The trials and tribulations of short track racing are many, and the famed Nashville Fairgrounds track is no exception. The 2008 season represents the 50th anniversary of NASCAR sanctioned racing at the historic 5/8-mile paved oval. In early March, the Tennessee State Fair Board of Commissioners voted to extend the lease agreement with the current management to December 2009. This secured the future of the banked oval that first saw racing action in 1904, when it was all dirt, making it one of the oldest venues in American motorsports.


Modern Day Trials
The track was renamed Music City Motorplex for the 2004 season by track promoter Joe Mattioli, whose family owns both Pocono Raceway and South Boston Speedway. Before the new agreement through 2009 was put in place, the possibility existed that 2008 could have been the end of the historic track. The lease was due to be up in October of this year. The three options were for the Fair Board to demolish the track and use the land for other purposes, sell the land and move the fairgrounds and the racetrack to a non-urban area of Davidson County, or continue to lease the track.

The Nashville State Fairgrounds Fairboard merely wants the fairgrounds to turn a profit, and rumors of closure have persisted over the last few years at Nashville. Those rumors have been fueled for the most part due to local neighborhood organizations complaining about noise from the track. Therefore, facing that pressure, the Fairboard has hired a consultant to evaluate the best uses for the entire grounds, including the racetrack. This sparked the notion that the consultant could possibly find a better use for the fairgrounds and do away with the track.

Cost is a factor with any business venture, and this is especially true with a racetrack. Besides one of the most significant expenses-insurance-there are utilities, staff salaries, race purses, facility upkeep, and so on. There are two basic figures to help determine a break-even point for any track. Those are race fans in the seats and racers on the track. To make it all come together these two factors must be rewarded. For the race fan it is the balance of affordability and bang for the entertainment dollar, while the racer looks for the balance of good rules, which affect cost, and purse payout.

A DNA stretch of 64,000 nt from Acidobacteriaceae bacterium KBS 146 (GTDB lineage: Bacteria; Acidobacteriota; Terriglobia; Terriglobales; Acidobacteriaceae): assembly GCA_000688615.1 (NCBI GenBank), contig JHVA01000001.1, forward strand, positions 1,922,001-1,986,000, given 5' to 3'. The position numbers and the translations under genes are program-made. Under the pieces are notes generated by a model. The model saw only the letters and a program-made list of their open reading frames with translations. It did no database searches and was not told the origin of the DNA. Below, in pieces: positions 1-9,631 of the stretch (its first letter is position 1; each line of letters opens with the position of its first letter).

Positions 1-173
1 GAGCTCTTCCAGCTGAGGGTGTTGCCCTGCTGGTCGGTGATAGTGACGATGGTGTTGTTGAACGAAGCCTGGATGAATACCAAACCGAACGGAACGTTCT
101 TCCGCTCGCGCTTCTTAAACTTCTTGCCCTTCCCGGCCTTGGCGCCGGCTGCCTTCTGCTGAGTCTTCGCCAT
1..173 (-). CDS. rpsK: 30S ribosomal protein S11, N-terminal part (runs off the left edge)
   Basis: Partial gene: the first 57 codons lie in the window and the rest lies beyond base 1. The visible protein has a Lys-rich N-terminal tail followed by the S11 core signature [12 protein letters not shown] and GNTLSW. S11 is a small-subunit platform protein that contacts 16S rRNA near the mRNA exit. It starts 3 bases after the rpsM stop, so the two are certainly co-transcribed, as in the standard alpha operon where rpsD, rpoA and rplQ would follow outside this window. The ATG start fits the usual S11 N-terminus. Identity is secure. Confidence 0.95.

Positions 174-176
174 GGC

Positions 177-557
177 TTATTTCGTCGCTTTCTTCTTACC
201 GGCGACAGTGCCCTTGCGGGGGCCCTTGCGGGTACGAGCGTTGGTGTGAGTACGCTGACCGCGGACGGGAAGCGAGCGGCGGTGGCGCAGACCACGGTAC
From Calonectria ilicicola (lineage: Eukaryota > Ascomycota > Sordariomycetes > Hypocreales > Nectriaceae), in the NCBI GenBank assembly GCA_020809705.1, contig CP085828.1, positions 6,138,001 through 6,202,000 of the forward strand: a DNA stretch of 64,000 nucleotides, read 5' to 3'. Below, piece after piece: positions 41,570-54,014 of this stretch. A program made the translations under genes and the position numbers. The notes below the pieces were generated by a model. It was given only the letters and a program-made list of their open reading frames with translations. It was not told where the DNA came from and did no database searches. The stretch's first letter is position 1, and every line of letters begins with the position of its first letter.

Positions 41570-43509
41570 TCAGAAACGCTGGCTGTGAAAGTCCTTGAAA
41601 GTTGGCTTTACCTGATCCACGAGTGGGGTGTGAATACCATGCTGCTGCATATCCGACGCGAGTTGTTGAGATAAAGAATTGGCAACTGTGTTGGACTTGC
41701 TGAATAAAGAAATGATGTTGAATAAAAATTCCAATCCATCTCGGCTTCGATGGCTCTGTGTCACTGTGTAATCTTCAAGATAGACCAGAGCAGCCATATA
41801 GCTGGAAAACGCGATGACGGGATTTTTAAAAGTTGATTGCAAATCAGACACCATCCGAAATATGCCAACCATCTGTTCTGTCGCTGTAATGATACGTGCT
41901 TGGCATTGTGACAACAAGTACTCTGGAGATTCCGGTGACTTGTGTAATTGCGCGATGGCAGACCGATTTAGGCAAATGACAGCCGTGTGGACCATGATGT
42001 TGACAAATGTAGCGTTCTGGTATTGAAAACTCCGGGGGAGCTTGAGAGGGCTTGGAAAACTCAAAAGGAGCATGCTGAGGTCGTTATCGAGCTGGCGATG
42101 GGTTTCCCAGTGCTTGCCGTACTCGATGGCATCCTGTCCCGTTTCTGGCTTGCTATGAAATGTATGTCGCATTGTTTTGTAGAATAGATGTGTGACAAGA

Fan support at Nashville has been on the upswing over the past four years. The best strategy of getting families in the seats is to first tell them where you are located and what you do. The second component is to make the venue family friendly. Then make it affordable. You've also got to have a great show and get spectators out of the racetrack at a decent hour. Nashville is a master of the four hour show, not letting it drag into the late hours of the night. Being in Nashville, the track faces a lot of competition for the entertainment dollar. But at only $10 for an adult admission ticket, races at Nashville are considered a value.

"I've always said this place has the best short track drivers in the country and we put on the best racing show in the country," says David Underwood, track director. "Even when I was a kid sitting in the grandstands I realized this. There is not a bad seat in the house."

The best of the best have toured the banked facility, including Dale Earnhardt, Richard Petty, Bobby Allison, and Geoff Bodine. Even in those first races of 1904, one of the entrants was racing pioneer and Indy 500 guru Barney Oldfield.

Fueled by car counts on the rise, this season is on the way to becoming yet another great year for Nashville. Some have speculated that this will be the best in several years. The track supports three weekly divisions for NASCAR regional and track points. Headed up first by the NASCAR Late Models, both the Super Trucks and Street Stocks help fill out the weekly program.